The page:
Museum Staff, "Swimming Lessons from Susie." In The Midst Of, Cokato Historical Society (June, 2019) vol. 39 no. 2.
Susie Keskey began teaching swimming lessons on Brooks Lake on June 19, 1961. The lessons were sponsored by the Red Cross and the American Legion. They featured four divisions of instruction: Swimmers, Intermediate, Beginners, and Lifesaving. Keskey recalled that “When we had swimming lessons in early June the kids had a hard time staying warm. I had a lot of blue lipped kids.” She also remarked, “We would always bring a salt shaker to take off the blood suckers.”
When the museum staff begged Keskey for more stories about her time at Brooks Lake, she told us, “During playtime,
either before or after a swimming lesson, one of Nancy Dokken’s sons found an arrowhead in the water. I told him to take it to his mother and ask for a history lesson.”
Revised Version: Mike Worcester, "The Silent Policeman." In The Midst Of, Cokato Historical Society (Winter, 1997) vol. 17 no. 1.
By the early 1902s, Cokato had become a village full of automobiles. The recently completed Glacial Highway 10 (now Highway 12) had given area car owners a way to travel further than ever before. And while trains were still the main mode of transport, cars were here to stay.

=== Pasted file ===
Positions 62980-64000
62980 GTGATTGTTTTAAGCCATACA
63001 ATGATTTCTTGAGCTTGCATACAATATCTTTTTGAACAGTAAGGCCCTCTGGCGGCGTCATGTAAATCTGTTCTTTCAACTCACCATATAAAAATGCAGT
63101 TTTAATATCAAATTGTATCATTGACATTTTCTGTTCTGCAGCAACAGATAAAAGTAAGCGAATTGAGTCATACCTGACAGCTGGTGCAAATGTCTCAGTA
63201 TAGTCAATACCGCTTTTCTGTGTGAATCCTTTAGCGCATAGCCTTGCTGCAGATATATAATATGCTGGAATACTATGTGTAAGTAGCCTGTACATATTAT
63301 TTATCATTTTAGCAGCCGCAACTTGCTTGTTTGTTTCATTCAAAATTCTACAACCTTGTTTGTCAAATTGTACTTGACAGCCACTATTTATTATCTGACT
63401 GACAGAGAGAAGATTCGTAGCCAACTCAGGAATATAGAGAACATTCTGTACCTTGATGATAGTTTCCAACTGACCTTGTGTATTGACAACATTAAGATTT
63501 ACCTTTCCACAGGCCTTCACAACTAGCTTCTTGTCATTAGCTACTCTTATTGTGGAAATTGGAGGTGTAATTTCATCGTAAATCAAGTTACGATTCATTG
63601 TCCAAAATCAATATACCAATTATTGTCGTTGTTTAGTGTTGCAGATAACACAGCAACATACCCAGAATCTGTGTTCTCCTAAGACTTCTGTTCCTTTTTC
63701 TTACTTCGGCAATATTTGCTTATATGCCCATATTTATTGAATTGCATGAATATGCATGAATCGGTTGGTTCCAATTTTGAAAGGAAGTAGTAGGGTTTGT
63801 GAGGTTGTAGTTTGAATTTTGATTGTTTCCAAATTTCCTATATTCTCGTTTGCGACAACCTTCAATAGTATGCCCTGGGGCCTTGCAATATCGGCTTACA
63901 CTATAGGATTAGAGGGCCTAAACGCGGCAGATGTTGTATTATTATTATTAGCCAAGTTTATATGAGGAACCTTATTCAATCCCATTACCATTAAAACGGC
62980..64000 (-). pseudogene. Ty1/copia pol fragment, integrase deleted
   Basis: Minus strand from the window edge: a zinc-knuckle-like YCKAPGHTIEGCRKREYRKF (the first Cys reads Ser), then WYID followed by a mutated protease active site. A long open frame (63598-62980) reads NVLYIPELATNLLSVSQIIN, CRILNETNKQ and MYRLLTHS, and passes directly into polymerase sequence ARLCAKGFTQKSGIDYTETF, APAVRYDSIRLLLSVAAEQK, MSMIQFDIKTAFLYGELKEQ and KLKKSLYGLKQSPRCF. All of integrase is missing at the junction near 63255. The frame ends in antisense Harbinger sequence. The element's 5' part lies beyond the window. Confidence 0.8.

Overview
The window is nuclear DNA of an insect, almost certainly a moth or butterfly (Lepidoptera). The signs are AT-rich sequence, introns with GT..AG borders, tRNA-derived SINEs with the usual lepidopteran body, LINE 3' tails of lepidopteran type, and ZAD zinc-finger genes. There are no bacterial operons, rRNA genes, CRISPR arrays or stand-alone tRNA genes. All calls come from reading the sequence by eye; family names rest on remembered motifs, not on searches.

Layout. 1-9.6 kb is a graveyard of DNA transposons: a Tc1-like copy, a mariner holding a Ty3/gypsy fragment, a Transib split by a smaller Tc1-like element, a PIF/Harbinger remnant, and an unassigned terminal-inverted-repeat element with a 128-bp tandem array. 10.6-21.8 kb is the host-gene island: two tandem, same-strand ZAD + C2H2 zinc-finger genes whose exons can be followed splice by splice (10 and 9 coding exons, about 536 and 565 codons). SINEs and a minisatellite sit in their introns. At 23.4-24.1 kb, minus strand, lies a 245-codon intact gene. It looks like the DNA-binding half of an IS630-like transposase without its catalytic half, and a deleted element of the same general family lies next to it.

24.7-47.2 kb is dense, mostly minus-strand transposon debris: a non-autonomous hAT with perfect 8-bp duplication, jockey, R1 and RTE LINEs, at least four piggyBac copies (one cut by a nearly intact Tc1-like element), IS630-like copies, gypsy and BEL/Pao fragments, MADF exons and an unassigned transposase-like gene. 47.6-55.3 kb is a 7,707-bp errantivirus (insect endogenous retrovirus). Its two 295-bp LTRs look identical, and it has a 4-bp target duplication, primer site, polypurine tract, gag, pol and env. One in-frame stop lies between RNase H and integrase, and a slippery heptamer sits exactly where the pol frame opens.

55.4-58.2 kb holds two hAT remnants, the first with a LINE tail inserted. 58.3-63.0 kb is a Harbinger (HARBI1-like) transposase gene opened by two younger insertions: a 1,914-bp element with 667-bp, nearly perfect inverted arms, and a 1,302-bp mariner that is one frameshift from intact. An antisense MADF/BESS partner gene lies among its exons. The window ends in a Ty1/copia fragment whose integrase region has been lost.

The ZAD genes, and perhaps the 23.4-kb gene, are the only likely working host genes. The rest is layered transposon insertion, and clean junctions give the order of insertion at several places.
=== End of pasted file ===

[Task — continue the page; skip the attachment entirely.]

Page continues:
But with these cars came new problems for city leaders. Parking difficulties, horse owners complaining about the new-fangled machines scaring their animals, and excessive speed, were just some of the hazards that arose. Of particular concern was proper etiquette for cars at intersections. While city ordinances specified that all cars must keep to the right of center and six miles per hour was the maximum speed allowed while making a turn, close calls and fender-benders abounded.
Revised & condensed version: Merlaine Samuelson, "Three Pedals And A Lever." In The Midst Of, Cokato Historical Society (Winter, 1995) vol. 15 no. 1.
This is all history now but in the spring of 1947 we went farther back in history. Lois Bergman and I decided we should buy a car so we could get beyond the confines of Cokato when the weather was so nice. With a teaching salary of $280 per month we knew that the car could not be new or even recent, so we went to Harold and Rub Harkman for some suggestions. They told us of a bachelor living in town who was now too old to drive; he had a 1917 Model T Roadster that was in excellent shape. We went to meet Mr. Gust Flood and bought his car for fifty dollars. Gust had only used it to go back and forth to Stockholm to care for and harvest ginseng (a medicinal plant which he marketed in New York) which he raised on his farm in Stockholm.
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